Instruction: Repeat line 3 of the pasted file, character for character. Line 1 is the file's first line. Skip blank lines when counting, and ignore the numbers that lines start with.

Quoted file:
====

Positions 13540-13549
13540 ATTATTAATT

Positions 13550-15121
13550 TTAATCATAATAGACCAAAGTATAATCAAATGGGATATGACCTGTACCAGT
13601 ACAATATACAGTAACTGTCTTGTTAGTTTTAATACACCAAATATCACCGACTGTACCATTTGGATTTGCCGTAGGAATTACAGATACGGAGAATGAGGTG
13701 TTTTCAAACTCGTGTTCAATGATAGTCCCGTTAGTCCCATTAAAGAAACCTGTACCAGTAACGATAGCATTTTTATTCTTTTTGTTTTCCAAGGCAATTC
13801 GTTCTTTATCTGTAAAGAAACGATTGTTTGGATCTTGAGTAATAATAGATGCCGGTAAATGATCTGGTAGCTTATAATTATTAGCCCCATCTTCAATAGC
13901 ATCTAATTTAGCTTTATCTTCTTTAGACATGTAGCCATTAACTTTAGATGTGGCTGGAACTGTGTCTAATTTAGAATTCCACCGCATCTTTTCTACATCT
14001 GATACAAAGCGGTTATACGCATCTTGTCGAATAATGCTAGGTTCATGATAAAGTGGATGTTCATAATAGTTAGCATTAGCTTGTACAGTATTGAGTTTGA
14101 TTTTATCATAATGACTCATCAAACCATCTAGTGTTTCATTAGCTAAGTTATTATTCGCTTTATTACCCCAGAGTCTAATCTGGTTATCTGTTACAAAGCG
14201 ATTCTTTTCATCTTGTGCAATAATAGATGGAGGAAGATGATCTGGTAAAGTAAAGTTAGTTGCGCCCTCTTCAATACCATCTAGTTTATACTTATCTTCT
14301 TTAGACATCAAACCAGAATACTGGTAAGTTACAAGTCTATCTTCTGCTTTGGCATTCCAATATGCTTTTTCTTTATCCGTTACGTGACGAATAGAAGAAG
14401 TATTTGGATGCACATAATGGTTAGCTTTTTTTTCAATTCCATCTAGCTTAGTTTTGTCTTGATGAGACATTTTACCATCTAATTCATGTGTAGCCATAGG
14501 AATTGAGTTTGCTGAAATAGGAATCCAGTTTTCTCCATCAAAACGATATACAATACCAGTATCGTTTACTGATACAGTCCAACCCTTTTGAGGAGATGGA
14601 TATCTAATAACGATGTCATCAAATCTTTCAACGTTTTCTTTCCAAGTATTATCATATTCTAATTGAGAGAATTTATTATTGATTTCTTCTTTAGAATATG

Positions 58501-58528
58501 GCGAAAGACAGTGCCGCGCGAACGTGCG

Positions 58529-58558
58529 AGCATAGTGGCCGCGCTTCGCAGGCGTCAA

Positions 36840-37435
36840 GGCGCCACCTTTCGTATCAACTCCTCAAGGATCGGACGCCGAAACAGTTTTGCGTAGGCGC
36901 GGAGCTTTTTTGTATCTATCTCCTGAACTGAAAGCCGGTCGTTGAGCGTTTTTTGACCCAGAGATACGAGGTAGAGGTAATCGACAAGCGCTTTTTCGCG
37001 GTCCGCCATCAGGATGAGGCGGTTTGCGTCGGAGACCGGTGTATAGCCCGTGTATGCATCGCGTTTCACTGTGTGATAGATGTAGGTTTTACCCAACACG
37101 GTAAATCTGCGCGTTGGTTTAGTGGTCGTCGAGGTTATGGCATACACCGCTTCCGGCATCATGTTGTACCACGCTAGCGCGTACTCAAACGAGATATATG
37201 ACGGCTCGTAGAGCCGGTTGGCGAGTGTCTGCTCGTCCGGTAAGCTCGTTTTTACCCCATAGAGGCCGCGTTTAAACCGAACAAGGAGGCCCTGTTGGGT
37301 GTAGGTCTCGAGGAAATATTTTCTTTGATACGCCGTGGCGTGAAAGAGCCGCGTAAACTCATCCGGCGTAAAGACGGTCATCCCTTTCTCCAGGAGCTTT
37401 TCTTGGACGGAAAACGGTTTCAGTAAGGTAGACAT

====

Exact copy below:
Positions 13550-15121